The Department of Agriculture has confirmed avian influenza in a wild bird in County Tipperary
The Department of Agriculture has confirmed avian influenza in a wild bird in County Tipperary yesterday evening (Tuesday. February 6).
The white-tailed sea eagle was found dead on January. The HSE Health Protection Surveillance Centre (HSE-HPSC) and the European Centre for Disease Control (ECDC) advise that the risk to public health from H5N6 avian influenza is “very low and that the disease poses no food safety risk for consumers”.
A spokesperson said the finding is not unexpected given the detection of highly pathogenic H5N6 in wild birds in multiple locations in Great Britain since the start of January and in other European countries prior to that.
“Further tests are being carried out to determine whether the virus is the same strain of H5N6. The results of these tests will become available in the next few days,” said the department spokesperson.
"The finding indicates an increased risk of introduction of avian influenza into poultry and captive bird flocks, and that strict bio-security measures are necessary to prevent this. This applies to all flocks, irrespective of size. In particular flock owners should feed and water birds inside or under cover where wild birds cannot access the feed or water.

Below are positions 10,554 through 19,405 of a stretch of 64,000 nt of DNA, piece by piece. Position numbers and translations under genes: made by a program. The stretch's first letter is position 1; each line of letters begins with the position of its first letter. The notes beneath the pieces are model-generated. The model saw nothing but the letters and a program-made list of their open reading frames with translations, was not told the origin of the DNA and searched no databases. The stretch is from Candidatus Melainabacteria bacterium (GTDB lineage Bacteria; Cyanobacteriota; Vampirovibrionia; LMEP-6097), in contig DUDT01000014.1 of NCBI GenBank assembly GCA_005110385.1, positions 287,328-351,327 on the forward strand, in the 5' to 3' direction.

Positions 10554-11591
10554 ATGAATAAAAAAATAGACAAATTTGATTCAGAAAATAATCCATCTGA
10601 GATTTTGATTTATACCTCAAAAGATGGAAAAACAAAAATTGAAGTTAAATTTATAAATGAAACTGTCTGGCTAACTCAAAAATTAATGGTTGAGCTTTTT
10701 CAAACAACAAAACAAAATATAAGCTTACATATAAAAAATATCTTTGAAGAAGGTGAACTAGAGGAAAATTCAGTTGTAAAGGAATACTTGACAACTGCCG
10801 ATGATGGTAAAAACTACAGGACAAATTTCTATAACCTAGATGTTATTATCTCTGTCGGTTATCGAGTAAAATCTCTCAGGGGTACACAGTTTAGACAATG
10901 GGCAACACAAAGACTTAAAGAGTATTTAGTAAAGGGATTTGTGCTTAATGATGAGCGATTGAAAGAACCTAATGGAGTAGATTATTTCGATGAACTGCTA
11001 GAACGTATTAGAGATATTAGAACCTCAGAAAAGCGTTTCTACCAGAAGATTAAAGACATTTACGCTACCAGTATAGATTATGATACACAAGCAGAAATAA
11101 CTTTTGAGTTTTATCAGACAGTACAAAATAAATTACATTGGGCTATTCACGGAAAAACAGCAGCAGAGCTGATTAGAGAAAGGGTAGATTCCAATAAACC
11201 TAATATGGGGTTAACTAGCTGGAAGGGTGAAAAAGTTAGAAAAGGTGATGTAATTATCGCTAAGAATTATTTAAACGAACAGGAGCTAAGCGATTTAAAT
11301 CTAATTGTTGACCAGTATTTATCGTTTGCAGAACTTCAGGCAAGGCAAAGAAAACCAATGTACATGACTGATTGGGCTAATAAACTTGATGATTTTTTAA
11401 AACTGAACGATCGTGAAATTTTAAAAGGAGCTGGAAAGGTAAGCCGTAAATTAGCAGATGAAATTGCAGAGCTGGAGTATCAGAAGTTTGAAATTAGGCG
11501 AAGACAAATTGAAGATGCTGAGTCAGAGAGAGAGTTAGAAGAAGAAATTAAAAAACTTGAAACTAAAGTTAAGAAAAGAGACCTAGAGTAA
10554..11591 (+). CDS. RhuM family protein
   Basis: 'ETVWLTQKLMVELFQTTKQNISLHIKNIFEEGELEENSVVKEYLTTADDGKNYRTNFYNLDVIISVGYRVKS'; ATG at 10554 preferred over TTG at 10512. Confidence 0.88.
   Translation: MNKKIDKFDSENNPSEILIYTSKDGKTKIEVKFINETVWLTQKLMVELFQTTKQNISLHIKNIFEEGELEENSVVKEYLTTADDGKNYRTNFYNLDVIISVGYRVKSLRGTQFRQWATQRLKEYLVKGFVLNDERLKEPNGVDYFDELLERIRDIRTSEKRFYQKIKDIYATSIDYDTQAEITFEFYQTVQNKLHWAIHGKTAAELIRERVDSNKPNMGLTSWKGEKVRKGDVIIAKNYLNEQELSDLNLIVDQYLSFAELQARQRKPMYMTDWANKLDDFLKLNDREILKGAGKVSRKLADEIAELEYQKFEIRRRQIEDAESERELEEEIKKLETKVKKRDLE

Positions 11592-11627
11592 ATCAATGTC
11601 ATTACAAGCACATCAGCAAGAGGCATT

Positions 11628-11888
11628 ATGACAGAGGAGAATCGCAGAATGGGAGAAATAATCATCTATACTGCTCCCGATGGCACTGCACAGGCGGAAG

"Keep poultry separate from wild birds by putting suitable fencing around the outdoor areas they access."
Flock owners should remain vigilant for any signs of disease in their flocks, and report any disease suspicion to their nearest Department Veterinary Office.
An early warning system is in place with Birdwatch Ireland, the National Parks and Wildlife Service and the National Association of Regional Game Councils with regard to surveillance for signs of disease in wild birds.
“The department continues to closely monitor and assess the disease situation,” concluded the spokesperson.
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